America’s nuclear industry isn’t healthy. Thanks to the rise of cheap shale energy, four nuclear plants have closed so far this year. Older reactors can’t compete with today’s energy market conditions, but a new generation of nuclear technology promises to breathe new life into the industry. NuScale Power has plans to shrink containment vessels down to just two-fifths the height and an eighth of the diameter of industry standards. It’s a move that reflects a potential sea change in nuclear power: smaller, cheaper, less powerful reactors that would compose a more distributed (and therefore more robust) energy network. And, as the New York Times reports, these new reactors would be safer:
Afraid of big pipe leaks? The NuScale reactor has no pipes bigger than three inches. Worried about pump failures? Eliminate the pumps and rely on thermodynamics, because the NuScale reactor is small enough to rely on the natural, cooling circulation that occurs because hot water rises and cold water sinks. Afraid the emergency diesel generators won’t work? This design doesn’t require them.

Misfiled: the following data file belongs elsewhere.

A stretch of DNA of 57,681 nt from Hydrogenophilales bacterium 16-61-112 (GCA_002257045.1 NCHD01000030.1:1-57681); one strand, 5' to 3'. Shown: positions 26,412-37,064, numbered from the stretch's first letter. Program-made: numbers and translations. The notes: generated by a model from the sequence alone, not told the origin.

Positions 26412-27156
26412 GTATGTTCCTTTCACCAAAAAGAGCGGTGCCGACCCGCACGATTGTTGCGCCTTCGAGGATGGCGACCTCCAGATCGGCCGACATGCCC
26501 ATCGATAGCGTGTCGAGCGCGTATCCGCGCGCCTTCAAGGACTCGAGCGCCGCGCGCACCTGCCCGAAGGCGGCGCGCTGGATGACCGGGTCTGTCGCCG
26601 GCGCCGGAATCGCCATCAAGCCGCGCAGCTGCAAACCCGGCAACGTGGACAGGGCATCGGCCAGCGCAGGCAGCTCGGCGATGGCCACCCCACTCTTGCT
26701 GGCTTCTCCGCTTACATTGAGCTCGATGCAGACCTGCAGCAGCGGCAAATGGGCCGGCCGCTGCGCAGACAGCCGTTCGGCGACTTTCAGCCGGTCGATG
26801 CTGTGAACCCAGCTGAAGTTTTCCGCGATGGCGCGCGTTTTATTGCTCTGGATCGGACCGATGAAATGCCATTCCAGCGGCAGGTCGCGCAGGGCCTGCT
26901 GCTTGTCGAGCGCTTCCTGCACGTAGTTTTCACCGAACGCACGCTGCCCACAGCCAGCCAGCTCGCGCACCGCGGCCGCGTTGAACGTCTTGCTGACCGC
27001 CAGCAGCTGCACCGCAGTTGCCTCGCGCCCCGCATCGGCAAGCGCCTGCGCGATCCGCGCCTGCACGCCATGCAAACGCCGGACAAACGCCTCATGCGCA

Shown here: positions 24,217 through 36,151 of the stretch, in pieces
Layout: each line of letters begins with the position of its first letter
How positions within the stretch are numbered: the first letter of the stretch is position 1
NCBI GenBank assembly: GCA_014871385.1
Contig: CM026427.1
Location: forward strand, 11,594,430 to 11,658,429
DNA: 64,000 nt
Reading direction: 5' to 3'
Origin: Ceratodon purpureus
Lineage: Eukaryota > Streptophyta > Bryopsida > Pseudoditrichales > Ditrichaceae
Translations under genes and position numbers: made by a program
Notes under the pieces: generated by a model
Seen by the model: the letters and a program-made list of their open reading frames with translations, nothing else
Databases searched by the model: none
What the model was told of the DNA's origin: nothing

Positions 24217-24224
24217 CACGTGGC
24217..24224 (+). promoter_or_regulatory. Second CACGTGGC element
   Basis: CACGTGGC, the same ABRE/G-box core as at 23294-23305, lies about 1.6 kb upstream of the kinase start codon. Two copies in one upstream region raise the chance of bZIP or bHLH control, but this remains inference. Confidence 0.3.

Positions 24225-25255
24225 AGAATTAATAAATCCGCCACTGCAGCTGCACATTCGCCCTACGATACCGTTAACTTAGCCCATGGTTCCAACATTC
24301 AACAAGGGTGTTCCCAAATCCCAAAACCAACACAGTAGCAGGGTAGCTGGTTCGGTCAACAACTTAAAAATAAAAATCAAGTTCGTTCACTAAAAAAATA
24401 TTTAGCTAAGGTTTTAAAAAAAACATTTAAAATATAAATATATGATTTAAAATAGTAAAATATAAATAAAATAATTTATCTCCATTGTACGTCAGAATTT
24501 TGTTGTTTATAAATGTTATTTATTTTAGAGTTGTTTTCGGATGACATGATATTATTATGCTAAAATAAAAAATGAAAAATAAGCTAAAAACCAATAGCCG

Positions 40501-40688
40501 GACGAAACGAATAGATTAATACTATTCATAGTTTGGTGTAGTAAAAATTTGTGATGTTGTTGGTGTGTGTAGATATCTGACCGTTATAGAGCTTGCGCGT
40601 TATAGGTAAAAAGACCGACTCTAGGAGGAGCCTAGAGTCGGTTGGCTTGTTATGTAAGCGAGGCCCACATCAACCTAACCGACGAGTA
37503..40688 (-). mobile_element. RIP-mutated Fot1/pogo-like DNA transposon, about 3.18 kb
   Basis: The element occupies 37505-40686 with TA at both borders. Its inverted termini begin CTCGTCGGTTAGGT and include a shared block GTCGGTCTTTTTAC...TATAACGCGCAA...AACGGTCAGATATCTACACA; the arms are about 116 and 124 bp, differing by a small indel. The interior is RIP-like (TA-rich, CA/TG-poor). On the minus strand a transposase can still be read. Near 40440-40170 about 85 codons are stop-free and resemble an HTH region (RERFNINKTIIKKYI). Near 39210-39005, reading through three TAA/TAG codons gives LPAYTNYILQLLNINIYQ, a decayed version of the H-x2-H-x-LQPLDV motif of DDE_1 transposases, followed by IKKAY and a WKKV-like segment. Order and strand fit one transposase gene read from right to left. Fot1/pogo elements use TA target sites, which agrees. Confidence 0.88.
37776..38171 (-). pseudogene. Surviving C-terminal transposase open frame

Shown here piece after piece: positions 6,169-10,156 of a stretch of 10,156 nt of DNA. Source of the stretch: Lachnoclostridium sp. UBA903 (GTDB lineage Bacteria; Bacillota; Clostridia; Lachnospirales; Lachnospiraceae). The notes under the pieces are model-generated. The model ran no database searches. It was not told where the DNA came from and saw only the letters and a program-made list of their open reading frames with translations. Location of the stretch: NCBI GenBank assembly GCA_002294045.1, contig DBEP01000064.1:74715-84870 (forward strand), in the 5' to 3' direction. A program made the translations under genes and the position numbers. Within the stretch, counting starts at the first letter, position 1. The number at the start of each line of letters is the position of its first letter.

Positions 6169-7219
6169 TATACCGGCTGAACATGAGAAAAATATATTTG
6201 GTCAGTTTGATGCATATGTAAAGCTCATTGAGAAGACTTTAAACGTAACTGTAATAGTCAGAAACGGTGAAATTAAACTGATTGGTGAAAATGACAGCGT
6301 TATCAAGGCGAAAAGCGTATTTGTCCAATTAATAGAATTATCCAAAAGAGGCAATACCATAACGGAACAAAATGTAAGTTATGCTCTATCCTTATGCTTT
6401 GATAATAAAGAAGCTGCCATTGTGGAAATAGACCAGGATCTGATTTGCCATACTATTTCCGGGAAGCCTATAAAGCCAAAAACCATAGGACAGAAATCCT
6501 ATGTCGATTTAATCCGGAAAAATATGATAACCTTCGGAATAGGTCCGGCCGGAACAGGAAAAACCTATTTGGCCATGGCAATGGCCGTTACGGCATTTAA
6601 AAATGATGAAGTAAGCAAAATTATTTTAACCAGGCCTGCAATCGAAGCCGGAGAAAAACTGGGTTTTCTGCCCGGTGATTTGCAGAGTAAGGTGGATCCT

But the industry’s regulatory environment (not the technology) might be the limiting factor in this equation. For obvious reasons, there are plenty of hoops to jump through before receiving permission to build a nuclear power plant. And the permitting process isn’t just stringent, it’s expensive—one preliminary step could cost as much as $1 billion. That’s prohibitively expensive for these kinds of smaller reactors.There’s a lot to be excited about in the world of nuclear energy. Researchers are making progess in nuclear fusion, thorium reactors are getting the backing of Silicon Valley giants and Chinese princes, fast reactors and molten salt reactors are getting funding, and now we’re seeing private firms competing with one another to shrink reactors down. Nuclear power is ultimately green, and if we can figure out how to make it cheaper and more distributed, we’ll be living in a much brighter energy future.[Nuclear reactor image courtesy of Shutterstock]